My wife said to me recently that most of us are only one paycheck away from living on the street. She’s not wrong. I thought about the possible circumstances that led this man into his situation – Addiction? Mental health? Redundancy? Perhaps a mixture of all of these.
Every one of us is vulnerable, so we each have to keep going.
I think I will slowly develop Alzheimer’s disease, but at least then everyday will be a brand new day”.
You don’t know me yet, but I know you intimately. You are a fearless, funny, and caring young person. You surround yourself with friends, toys, and movies. You live for speed, no matter the cost (pretty soon you’ll lose the protective pads, and that will hurt). You make people laugh, you entertain them with your magic tricks, and your impressions. Life as you know it now is bliss and you are as free as a bird. I know you well. I was you. I am you. I can tell you that your life will take some turns, but before I do that let me give you the highlight reel.
You’ll carry yourself well through high school, you’ll get good grades and you’ll pursue the Arts over Commerce or Science. You’ll have dreams of becoming an archeologist, however they’ll be knocked out of you by your guidance counselor. As you become a senior at High School, you’ll replace sports with music, and you’ll develop an obsession for playing the guitar and listening to heavy metal music (with a brief foray into British Jungle music in the late 90’s, even skipping your school’s graduation dinner to attend a Ronnie Size concert). You will develop a love for film and video, and in the age before smartphones, you will learn how to shoot, edit, and score your own movies the old fashioned way. You travel to France on your own for three months to meet your Father for the first time… I won’t ruin it for you, just don’t get your hopes up.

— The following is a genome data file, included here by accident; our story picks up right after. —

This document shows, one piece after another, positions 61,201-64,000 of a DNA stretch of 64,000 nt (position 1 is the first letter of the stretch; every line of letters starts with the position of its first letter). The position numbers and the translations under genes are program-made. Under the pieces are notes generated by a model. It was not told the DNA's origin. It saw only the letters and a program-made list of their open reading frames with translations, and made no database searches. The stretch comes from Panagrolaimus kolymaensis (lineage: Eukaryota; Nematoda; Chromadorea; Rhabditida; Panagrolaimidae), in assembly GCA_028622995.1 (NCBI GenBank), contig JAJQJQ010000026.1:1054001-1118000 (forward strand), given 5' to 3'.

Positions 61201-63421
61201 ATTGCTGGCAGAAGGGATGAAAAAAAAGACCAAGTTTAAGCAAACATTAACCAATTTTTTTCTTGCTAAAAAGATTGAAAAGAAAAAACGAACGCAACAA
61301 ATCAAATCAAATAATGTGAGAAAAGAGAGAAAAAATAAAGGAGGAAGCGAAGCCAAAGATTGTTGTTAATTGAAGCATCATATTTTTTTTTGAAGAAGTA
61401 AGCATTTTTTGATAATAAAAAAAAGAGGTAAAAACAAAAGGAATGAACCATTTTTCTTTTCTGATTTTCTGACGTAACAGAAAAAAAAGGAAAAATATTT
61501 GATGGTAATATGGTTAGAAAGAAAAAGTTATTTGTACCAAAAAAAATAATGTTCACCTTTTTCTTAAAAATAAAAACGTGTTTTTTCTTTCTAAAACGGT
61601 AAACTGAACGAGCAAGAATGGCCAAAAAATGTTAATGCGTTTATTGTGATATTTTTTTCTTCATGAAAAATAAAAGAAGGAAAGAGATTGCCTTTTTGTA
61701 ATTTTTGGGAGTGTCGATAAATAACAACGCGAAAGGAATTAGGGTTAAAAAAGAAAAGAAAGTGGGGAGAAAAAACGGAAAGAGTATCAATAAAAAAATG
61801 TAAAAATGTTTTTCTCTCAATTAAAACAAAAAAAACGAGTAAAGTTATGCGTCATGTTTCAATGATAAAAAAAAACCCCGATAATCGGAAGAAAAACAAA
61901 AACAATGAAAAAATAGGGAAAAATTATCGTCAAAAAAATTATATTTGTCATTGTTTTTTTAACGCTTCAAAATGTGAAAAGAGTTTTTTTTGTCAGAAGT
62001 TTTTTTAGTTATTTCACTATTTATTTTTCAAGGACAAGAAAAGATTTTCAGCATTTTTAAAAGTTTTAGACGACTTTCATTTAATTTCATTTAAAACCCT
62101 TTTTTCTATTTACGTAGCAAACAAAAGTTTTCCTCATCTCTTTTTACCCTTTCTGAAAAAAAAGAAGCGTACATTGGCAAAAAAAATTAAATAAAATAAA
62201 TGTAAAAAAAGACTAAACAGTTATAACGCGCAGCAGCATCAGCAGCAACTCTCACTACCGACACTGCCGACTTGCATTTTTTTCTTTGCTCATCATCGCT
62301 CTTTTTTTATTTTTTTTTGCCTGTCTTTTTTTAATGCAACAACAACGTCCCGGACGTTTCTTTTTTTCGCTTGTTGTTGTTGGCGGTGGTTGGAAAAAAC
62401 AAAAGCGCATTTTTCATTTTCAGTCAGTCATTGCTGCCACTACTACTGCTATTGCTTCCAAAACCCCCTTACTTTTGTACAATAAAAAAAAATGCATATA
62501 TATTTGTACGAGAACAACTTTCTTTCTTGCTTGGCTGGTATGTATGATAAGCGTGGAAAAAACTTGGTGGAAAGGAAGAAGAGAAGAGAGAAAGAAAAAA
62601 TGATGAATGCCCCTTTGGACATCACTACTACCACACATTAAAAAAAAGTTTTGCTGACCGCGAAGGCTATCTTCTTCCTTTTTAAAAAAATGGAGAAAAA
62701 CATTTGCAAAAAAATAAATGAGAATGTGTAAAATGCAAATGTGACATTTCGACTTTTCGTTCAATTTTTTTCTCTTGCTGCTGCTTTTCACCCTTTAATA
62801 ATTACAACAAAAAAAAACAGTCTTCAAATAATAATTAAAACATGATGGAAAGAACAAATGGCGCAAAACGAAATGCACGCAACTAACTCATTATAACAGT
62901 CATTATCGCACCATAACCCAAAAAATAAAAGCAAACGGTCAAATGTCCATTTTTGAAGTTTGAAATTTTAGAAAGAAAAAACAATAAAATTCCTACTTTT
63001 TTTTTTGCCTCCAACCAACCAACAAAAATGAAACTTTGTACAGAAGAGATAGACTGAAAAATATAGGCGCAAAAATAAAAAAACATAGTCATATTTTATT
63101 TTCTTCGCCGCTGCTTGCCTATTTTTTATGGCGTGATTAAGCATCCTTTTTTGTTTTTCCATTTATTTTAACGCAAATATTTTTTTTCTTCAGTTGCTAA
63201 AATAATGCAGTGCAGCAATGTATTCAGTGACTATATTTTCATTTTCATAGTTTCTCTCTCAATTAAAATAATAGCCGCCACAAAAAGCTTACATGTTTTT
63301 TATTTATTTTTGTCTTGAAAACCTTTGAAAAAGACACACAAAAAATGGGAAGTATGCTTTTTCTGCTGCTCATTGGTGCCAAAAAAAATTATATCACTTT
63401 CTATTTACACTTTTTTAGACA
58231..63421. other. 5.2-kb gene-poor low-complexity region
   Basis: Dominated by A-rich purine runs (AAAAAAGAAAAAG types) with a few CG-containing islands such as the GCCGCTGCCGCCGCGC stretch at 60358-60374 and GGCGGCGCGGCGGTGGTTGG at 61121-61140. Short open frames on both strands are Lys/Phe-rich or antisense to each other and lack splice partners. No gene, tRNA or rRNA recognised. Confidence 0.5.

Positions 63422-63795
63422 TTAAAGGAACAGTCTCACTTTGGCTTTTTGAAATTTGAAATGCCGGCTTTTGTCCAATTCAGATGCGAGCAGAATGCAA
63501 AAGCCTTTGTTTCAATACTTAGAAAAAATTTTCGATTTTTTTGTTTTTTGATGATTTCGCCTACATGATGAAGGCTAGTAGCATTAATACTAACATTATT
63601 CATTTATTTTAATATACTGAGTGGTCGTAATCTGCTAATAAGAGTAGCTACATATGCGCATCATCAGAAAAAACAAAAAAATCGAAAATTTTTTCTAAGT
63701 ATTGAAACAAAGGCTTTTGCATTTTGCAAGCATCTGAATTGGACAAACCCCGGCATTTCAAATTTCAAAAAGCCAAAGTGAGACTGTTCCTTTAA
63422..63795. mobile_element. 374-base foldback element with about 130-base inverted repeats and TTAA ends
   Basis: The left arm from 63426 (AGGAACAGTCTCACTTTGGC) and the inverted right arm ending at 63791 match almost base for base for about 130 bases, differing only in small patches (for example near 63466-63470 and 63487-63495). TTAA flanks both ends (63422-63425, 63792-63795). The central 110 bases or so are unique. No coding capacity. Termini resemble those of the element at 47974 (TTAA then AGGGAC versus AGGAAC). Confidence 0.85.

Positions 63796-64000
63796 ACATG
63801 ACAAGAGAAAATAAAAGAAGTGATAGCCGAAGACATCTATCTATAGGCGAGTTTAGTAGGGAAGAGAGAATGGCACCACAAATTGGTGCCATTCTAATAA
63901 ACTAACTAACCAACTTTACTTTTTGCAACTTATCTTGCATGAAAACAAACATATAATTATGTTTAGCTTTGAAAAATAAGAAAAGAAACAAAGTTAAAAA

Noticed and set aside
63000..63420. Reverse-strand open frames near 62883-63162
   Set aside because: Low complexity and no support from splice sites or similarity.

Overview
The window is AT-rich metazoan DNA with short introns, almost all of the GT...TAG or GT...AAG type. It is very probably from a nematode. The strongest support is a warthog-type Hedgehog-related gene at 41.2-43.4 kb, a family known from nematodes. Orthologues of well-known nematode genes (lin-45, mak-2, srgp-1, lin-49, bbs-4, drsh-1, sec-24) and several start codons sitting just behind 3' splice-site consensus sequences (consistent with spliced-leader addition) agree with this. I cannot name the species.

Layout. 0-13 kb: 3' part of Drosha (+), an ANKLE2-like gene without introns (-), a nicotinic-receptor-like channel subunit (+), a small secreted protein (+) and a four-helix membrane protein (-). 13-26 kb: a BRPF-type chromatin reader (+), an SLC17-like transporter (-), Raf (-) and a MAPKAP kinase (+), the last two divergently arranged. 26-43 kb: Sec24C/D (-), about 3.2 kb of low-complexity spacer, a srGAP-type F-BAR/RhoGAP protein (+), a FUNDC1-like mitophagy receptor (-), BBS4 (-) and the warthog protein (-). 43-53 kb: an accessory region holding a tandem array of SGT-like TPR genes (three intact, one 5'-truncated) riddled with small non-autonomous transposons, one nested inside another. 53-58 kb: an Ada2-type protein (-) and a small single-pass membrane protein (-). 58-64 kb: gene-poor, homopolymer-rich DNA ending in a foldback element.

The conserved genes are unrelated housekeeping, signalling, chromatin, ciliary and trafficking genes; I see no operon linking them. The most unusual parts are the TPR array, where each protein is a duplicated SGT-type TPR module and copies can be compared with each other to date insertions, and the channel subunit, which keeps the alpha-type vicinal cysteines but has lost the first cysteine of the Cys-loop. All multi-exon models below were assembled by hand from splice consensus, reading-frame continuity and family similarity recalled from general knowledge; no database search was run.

As you move into University you find your mind will expand. You will study Design, and you’ll explore everything from 3D animation to Sculpture before majoring in Photography. You’ll make some friends, you’ll lose some friends, then you graduate. In between you’ll learn some valuable life skills like what it means to mop the floor and clean toilets for a paycheck, what to do when you’re involved in a road accident, and also that smoking tastes horrible no matter how cool you think it makes you look.
You will eventually graduate from University as well, get your degree, and get out into the real world. You’ll work a job that overwhelms you so much that you lose five kilograms in as many months, but don’t worry it will desensitize you for any stress later in life. If anything you’ll learn more life skills in these few months than in your entire life up until this point. So now we get real.